NABOKV-L post 0018272, Wed, 29 Apr 2009 18:51:57 -0300

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Re: RESPONSE to Aisenberg on Pale Fire's epigraph etc.
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JM: Andrea's words render with precison what I'd tried, unsuccessfully, to express about Shade (the poem "written by the man Nabokov imagined Shade to be: admirable, flawed..."). What complicates matters, though, is that Shade himself repeats and mirrors, in his poem, what some of us consider to be VN's intention for the novel as a whole.
For example, when he pompously announces, with Eliot's intonnation (as J.Twiggs underlined): "There was a time in...Now I shall spy on beauty... Now I shall do what none has done[...] Now I shall speak of evil as none has/ Spoken before", before he matter-of-factedly proceeds to methods of composition, puny matters, various loathings ( jazz, Freud,etc). Or the ludicrous "mountain/fountain" discoveries, his conjectures about IPH...
I also forgot to consider that the Jekyl&Hyde transformation is not clean-cut but it has "shady regions" that blend one into the other...

Fran Assa describes cannibalism as a "form of prolonging the love experience". In Psychoanalysis (Klein, Abraham) babies pass through an "oral cannibalistic stage," with fantasies of that kind in relation to the mother. In Freud, the cannibalistic "incorporation" of the Father is that which establishes the "internalized law" against incest and its rules and rituals. We tend to forget that blood-relationships are not the only "facts" to characterize incest ( symbolic relationships are included, such as adopted children and step-kids in our culture, totem determinants and economic interests in totemic cultures,aso), or that parent-children incest entails in pedophilia.

Suellen's reference to Captain Scott, historical facts, fiction and myth made me remember other lines (759/62) in Pale Fire:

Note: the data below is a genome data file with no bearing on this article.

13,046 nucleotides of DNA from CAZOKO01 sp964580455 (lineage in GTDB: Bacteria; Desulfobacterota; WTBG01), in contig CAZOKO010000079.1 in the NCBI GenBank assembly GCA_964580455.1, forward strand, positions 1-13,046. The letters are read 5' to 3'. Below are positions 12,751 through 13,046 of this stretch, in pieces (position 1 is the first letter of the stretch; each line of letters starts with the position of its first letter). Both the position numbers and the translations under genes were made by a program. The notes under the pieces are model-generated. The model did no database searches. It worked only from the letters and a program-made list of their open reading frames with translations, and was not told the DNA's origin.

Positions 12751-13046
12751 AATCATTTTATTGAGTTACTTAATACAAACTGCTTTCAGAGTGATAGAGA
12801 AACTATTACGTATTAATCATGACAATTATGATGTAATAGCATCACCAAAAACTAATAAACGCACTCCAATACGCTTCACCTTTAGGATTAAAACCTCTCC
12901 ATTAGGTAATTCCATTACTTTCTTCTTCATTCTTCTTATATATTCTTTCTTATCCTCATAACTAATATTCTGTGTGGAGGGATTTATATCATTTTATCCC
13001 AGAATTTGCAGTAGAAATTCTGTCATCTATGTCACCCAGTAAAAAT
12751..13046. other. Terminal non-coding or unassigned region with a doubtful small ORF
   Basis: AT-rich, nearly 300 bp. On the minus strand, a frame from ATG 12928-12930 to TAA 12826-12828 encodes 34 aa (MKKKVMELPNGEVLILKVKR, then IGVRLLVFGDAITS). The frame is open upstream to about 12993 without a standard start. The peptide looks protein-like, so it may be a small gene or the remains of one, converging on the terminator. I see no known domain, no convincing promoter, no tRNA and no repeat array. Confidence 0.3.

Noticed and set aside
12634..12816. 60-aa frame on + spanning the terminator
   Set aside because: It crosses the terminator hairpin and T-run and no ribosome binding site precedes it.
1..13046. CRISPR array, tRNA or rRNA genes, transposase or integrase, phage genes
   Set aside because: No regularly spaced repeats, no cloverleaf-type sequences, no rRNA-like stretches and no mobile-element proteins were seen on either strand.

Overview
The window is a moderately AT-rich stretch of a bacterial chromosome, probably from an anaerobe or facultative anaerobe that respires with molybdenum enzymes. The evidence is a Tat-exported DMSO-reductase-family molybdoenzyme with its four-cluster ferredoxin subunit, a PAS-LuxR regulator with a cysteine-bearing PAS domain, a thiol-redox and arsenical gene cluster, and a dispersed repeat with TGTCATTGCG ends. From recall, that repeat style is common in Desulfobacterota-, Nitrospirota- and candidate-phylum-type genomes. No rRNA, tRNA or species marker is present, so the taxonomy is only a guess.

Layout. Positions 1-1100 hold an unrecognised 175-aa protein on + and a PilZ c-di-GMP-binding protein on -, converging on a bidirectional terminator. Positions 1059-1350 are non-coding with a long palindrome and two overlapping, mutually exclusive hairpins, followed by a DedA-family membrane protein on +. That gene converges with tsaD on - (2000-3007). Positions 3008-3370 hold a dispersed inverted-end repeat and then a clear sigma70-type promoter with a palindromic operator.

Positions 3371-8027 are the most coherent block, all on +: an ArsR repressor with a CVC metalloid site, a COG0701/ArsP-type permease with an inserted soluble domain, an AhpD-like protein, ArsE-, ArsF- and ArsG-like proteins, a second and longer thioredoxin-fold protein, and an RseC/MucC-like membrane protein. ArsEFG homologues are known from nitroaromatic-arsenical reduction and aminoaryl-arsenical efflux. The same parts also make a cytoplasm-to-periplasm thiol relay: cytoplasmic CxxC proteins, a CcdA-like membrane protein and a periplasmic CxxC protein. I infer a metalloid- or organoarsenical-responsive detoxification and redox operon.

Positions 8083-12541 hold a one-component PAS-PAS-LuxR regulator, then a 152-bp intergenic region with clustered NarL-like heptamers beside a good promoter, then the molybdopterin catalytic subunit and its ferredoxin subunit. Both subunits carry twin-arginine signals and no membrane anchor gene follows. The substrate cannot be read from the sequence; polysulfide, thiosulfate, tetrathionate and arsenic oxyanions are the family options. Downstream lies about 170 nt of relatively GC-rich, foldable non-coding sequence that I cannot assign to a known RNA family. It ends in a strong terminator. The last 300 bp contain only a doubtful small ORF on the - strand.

"If on some nameless island Captain Schmidt/ Sees a new animal and captures it,/ And if, a little later, Captain Smith/ Brings back a skin, that island is no myth." Shade's equivocal lines play with "Schmidt" and "Smith" to mock the "proof" brought about by a hunted animal skin.
The frontiers bt. dream and waking life will again be shaken in other lines about "the Shade impress."
line 881-2/884/5: "I awoke/ Safe in my bed .../ and on the damp / Gemmed turf a brown shoe lay! My secret stamp,/The Shade impress, the mystery inborn."

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Excerpts from the postings:

Lolita&Artic exploration in Ada,Pale Fire...
Alexey Skylarlenko [to JM: the Pole Star as the center of his novel (or something in its "compass", but I have not his afterword to quote it now).]: "pale, pregnant, beloved, irretrievable Dolly Schiller dying in Grey Star (the capital town of the book)"
Pale Fire and M.Roth's quote:
Fran Assa: Why would cannibalism be an alimentary form of incest in particular, as unique from other kinds of "love" experiences? Lately we have the example of Jeffrey Dahmer who killed and cannibalized his lovers (all unrelated to him) only after they decided to leave him. It was his form of prolonging the love experience.
Pale Fire (J.Friedman, Aisenberg, JM, J.Twiggs)
A.Pitzer: I have often wondered if the poem is not supposed to be deliberately good or bad as much as both: a piece composed in character to be the poem written by the man that (I think) Nabokov imagined Shade to be: admirable, flawed, and striving as an artist to transcend the limits that mortality and his experience have placed on him.
Artic exploration, "The Pole", Melville
Suellen Stringer-Hye: "Nabokov too had family ties to arctic exploration and in an early play entitled "The Pole" he depicts the heroic Captain Scott and the expedition of explorers to Antarctica who perished in 1919. Humbert's expedition to the north magnetic pole was doomed from the start; the magnetic pole is not stable [...] In both Nabokov and Melville the theme of polar exploration and its associations with the exploration in literature for inner truth is portrayed as a noble quest. For both authors this quest is doomed to fail",from "The Weed Exiles the Flower, Melville and Nabokov".





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